21. 21. Epiglottitis: Management <ul><li>High concentration oxygen </li></ul><ul><li>IV tko, if possible </li></ul><ul><li>Rapid transport </li></ul><ul><li>Do not attempt to visualize airway </li></ul>
  22. 22. Epiglottitis Immediate Life Threat Possible Complete Airway Obstruction
  23. 23. Asthma
  24. 24. Asthma: Pathophysiology <ul><li>Lower airway hypersensitivity to: </li></ul><ul><ul><li>Allergies </li></ul></ul><ul><ul><li>Infection </li></ul></ul><ul><ul><li>Irritants </li></ul></ul><ul><ul><li>Emotional stress </li></ul></ul><ul><ul><li>Cold </li></ul></ul><ul><ul><li>Exercise </li></ul></ul>
  25. 25. Asthma: Pathophysiology Bronchospasm Bronchial Edema Increased Mucus Production
  26. 26. Asthma: Pathophysiology
  27. 27. Asthma: Pathophysiology Cast of airway produced by asthmatic mucus plugs
  28. 28. Asthma: Signs/Symptoms <ul><li>Dyspnea </li></ul><ul><li>Signs of respiratory distress </li></ul><ul><ul><li>Nasal flaring </li></ul></ul><ul><ul><li>Tracheal tugging </li></ul></ul><ul><ul><li>Accessory muscle use </li></ul></ul><ul><ul><li>Suprasternal, intercostal, epigastric retractions </li></ul></ul>
  29. 29. Asthma: Signs/Symptoms <ul><li>Coughing </li></ul><ul><li>Expiratory wheezing </li></ul><ul><li>Tachypnea </li></ul><ul><li>Cyanosis </li></ul>
  30. 30. Asthma: Prolonged Attacks <ul><li>Increase in respiratory water loss </li></ul><ul><li>Decreased fluid intake </li></ul><ul><li>Dehydration </li></ul>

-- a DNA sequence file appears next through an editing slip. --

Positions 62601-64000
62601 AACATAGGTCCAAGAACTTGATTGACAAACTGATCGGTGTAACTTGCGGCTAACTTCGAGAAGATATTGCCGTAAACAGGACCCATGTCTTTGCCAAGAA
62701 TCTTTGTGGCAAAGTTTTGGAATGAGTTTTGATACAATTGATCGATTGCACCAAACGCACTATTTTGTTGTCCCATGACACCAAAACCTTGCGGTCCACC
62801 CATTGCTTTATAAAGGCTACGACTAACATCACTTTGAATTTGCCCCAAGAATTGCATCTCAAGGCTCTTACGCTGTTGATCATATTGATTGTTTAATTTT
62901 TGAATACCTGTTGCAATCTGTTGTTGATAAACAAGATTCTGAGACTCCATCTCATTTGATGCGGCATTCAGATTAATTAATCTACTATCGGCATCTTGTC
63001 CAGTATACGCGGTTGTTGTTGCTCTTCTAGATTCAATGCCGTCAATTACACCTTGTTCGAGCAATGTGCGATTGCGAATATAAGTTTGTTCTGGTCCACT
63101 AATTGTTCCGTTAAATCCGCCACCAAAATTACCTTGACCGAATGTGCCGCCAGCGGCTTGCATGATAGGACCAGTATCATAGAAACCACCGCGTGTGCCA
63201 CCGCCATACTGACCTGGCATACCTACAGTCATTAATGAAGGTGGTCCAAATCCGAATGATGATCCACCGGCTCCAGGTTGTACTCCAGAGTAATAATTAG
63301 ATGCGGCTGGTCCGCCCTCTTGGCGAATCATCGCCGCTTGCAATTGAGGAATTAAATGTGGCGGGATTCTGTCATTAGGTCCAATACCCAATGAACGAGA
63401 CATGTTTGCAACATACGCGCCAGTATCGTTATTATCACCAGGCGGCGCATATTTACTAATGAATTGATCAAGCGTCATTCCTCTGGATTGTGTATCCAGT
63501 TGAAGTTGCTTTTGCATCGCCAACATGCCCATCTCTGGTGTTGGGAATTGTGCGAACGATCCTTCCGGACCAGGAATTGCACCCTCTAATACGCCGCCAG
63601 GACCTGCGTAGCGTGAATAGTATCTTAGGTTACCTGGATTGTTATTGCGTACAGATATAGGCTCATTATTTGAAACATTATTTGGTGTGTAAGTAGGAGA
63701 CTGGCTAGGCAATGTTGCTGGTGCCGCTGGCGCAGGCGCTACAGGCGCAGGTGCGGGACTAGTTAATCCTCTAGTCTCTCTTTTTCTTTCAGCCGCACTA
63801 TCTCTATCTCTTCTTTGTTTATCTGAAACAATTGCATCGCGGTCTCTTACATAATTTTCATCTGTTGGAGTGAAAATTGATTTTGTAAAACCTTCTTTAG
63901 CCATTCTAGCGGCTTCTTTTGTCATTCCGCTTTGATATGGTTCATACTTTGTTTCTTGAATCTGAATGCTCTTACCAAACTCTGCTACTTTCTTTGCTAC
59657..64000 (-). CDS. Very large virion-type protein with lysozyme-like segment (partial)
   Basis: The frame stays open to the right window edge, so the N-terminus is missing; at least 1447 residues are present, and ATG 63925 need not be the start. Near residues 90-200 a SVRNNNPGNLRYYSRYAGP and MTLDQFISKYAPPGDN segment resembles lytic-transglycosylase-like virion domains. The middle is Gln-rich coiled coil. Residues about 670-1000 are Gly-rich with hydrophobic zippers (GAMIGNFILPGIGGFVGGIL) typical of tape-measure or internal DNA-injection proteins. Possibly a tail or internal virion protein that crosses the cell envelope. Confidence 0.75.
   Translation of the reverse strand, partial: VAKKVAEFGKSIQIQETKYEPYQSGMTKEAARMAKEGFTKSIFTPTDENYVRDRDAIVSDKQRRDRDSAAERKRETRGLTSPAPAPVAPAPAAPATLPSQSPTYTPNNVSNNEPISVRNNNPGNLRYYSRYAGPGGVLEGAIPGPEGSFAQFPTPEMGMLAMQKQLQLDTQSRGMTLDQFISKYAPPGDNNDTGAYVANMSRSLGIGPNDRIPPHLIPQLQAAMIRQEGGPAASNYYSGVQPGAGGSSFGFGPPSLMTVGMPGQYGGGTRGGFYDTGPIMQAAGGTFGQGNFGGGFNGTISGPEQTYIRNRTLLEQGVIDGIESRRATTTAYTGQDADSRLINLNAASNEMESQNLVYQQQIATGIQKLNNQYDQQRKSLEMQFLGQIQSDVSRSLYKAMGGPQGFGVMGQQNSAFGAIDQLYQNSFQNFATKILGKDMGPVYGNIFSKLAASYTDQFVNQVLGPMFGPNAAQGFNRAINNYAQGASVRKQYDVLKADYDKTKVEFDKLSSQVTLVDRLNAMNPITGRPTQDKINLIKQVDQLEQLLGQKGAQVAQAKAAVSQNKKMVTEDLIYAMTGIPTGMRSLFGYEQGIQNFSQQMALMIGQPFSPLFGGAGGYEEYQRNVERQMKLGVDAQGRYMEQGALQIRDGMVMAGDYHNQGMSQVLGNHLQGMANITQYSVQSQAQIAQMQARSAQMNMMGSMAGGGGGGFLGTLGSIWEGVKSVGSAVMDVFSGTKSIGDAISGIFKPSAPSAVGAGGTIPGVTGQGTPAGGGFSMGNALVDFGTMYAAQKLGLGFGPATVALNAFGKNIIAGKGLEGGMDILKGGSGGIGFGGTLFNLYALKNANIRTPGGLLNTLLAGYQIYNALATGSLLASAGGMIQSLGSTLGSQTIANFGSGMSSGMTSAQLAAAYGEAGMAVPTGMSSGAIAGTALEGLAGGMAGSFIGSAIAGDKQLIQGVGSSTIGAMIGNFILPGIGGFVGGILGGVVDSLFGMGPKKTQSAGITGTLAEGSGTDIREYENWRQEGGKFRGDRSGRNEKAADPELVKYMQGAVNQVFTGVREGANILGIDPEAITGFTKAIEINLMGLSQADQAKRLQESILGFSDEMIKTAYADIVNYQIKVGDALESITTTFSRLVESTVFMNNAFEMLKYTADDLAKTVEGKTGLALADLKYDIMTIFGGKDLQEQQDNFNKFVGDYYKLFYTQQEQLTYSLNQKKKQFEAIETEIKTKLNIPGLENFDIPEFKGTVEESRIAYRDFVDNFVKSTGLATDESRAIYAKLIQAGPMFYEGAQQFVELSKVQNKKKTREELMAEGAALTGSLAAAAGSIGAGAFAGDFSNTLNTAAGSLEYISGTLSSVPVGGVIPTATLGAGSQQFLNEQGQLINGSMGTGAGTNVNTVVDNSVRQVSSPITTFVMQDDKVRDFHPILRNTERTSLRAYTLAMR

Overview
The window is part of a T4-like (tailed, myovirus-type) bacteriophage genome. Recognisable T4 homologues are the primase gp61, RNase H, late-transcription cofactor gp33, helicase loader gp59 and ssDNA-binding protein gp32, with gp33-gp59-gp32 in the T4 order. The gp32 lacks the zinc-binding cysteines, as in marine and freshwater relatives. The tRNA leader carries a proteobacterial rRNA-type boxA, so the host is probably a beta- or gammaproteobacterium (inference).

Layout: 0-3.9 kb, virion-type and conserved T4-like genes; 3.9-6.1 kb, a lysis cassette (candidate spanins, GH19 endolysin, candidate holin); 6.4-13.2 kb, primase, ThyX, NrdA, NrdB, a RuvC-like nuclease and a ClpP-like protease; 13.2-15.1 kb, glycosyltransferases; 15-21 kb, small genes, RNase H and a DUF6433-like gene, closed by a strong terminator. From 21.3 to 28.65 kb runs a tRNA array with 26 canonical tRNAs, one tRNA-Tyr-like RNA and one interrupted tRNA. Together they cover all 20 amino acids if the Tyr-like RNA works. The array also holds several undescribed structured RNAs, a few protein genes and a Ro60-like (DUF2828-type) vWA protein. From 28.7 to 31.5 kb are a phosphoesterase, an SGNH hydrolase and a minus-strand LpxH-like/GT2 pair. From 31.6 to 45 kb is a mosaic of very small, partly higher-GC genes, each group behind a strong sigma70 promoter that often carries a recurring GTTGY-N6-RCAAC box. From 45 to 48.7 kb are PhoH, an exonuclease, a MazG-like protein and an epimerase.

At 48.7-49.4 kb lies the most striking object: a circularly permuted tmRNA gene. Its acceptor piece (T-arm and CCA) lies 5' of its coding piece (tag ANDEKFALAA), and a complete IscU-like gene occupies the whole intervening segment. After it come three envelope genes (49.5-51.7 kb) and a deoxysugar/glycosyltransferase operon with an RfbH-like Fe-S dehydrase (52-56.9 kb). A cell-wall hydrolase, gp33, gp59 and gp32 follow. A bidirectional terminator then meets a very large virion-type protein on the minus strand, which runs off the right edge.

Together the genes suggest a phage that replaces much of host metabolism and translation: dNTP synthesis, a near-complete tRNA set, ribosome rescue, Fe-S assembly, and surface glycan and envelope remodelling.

31. 31. Asthma: History <ul><li>How long has patient been wheezing? </li></ul><ul><li>How much fluid has patient had? </li></ul><ul><li>Recent respiratory tract infection? </li></ul><ul><li>Medications? When? How much? </li></ul><ul><li>Allergies? </li></ul><ul><li>Previous hospitalizations? </li></ul>
  32. 32. Asthma: Physical Exam <ul><li>Patient position? </li></ul><ul><li>Drowsy or stuporous? </li></ul><ul><li>Signs/symptoms of dehydration? </li></ul><ul><li>Chest movement? </li></ul><ul><li>Quality of breath sounds? </li></ul>
  33. 33. Asthma: Risk Assessment <ul><li>Prior ICU admissions </li></ul><ul><li>Prior intubation </li></ul><ul><li>>3 emergency department visits in past year </li></ul><ul><li>>2 hospital admissions in past year </li></ul><ul><li>>1 bronchodilator canister used in past month </li></ul><ul><li>Use of bronchodilators > every 4 hours </li></ul><ul><li>Chronic use of steroids </li></ul><ul><li>Progressive symptoms in spite of aggressive Rx </li></ul>
  34. 34. Asthma <ul><li>SILENT CHEST= DANGER OF RESPIRATORY FAILURE </li></ul>
  35. 35. Golden Rule <ul><li>Pulmonary edema </li></ul><ul><li>Allergic reactions </li></ul><ul><li>Pneumonia </li></ul><ul><li>Foreign body aspiration </li></ul>ALL THAT WHEEZES IS NOT ASTHMA
  36. 36. Asthma: Management <ul><li>Airway </li></ul><ul><li>Breathing </li></ul><ul><ul><li>Sitting position </li></ul></ul><ul><ul><li>Humidified O2 by NRB mask </li></ul></ul><ul><ul><ul><li>Dry O2 dries mucus, worsens plugs </li></ul></ul></ul><ul><ul><li>Encourage coughing </li></ul></ul><ul><ul><li>Consider intubation, assisted ventilation </li></ul></ul>
  37. 37. Asthma: Management <ul><li>Circulation </li></ul><ul><ul><li>IV TKO </li></ul></ul><ul><ul><li>Assess for dehydration </li></ul></ul><ul><ul><li>Titrate fluid administration to severity of dehydration </li></ul></ul><ul><ul><li>Monitor ECG </li></ul></ul>
  38. 38. Asthma: Management <ul><li>Obtain medication history </li></ul><ul><ul><li>Overdose </li></ul></ul><ul><ul><li>Arrhythmias </li></ul></ul>
  39. 39. Asthma: Management <ul><li>Nebulized Beta-2 agents </li></ul><ul><ul><li>Albuterol </li></ul></ul>
  40. 40. Asthma: Management <ul><li>Subcutaneous beta agents </li></ul><ul><ul><li>Epinephrine 1:1000--0.1 to 0.3 mg SQ </li></ul></ul>POSSIBLE BENEFIT IN PATIENTS WITH VENTILATORY FAILURE